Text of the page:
Tribeca Film Festival Presents “For They Know Not What They Do”

Dayra Santana, Features Editor

“For They Know Not What They Do” dives headfirst into the devastating effects of the conservative religious right on LGBTQ+ youth and their families. The film acts as a follow-up to filmmaker Daniel Karslake’s 2007 film, “For The Bible Tells Me So,” which explored the experiences of religious parents who found out their child was LGBTQ. “For They Know Not What They Do” explores the lives of similar families after the Supreme Court’s 2015 ruling on marriage equality.

While many across the country rejoiced the Supreme Court decision as a monumental step forward in human rights, many conservatives were dismayed and used the decision as ammunition to further condemn same-sex marriages and relationships.

This documentary chronicles the lives and stories of four families, all from diverse backgrounds and all tied together by not only their faith but also by the fact that their lives were impacted in some way by anti-gay sentiment in their religion.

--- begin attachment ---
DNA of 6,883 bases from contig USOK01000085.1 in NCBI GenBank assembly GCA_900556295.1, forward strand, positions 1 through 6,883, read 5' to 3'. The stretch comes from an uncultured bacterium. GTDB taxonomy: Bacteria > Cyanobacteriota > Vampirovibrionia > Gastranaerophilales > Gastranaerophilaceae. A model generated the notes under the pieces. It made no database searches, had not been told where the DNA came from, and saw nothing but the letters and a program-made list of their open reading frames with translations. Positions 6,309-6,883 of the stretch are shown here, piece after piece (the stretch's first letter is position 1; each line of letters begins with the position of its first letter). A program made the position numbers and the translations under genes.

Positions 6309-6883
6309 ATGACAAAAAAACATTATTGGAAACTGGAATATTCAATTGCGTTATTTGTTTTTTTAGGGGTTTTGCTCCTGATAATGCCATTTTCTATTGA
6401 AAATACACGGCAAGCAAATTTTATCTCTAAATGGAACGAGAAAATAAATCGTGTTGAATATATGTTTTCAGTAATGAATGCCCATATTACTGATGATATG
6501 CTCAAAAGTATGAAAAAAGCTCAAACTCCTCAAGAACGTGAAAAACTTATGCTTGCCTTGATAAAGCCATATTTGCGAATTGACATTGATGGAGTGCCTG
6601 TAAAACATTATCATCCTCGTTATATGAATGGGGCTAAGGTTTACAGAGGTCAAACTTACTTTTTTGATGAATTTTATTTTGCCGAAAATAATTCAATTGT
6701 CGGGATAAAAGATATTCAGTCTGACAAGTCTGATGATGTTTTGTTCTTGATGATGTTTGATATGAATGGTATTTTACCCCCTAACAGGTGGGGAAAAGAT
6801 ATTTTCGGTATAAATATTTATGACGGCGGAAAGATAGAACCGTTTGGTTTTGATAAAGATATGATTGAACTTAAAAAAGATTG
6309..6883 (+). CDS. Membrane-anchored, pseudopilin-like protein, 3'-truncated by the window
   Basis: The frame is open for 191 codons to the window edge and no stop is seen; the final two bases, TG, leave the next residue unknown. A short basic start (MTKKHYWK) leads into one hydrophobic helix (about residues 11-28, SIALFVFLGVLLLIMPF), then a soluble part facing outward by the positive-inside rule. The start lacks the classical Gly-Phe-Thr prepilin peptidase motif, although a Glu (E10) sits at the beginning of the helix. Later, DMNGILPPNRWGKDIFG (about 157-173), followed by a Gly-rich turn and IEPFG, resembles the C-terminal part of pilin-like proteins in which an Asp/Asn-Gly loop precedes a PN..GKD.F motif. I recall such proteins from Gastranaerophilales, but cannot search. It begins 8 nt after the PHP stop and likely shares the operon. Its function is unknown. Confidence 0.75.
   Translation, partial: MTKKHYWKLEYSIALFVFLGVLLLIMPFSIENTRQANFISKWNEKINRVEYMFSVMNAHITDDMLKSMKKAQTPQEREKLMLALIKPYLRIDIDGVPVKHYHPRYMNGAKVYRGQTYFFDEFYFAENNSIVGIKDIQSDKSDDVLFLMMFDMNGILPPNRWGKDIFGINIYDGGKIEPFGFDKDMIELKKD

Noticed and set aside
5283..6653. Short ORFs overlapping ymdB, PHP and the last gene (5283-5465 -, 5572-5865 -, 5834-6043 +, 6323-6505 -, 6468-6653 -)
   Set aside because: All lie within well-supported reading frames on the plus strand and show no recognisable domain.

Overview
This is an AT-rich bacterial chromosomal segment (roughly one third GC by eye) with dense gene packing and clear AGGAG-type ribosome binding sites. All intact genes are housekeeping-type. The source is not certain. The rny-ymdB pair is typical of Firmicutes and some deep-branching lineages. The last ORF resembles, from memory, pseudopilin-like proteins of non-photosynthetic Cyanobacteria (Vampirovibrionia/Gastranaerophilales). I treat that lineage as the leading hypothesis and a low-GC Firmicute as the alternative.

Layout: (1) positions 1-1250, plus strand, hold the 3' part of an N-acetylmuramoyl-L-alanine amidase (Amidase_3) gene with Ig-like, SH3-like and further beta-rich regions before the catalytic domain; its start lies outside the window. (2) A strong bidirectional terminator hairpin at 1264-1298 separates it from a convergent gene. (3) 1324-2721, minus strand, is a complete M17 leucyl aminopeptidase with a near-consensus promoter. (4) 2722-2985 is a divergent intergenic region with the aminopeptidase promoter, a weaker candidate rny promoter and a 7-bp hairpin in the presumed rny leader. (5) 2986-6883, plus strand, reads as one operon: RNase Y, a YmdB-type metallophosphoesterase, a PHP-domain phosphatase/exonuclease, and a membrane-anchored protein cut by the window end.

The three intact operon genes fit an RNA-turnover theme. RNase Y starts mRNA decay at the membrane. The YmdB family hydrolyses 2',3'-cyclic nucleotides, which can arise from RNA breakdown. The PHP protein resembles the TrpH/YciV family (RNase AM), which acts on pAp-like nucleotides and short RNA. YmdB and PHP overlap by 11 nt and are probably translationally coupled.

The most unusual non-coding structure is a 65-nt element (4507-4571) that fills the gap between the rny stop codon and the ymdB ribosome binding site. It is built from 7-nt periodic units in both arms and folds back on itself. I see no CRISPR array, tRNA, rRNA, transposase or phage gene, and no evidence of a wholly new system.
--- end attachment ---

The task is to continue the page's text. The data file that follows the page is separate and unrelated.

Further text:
Most notably, the film gives a voice to the very real battles being fought by transgender people across the globe, as the religious right sets their targets on them as a new “threat” to a moral society. Herein lies the story of Presbyterians David and Sally McBrides, who were shocked to learn that their youngest child was a transgender woman.

Their daughter, Sarah McBride, made national headlines when she came out in 2011 while serving as the student body president of American University. While the film shows that she has a supportive family behind her despite their religion, it also emphasizes that some transgender women are not as fortunate by sharing the disproportionate rates of homelessness and violence against transgender women of color.

This film gives families that were ripped apart by anti-gay propaganda in their churches and their homes a voice to share not only their vulnerability and pain but also their triumphs after overcoming hate.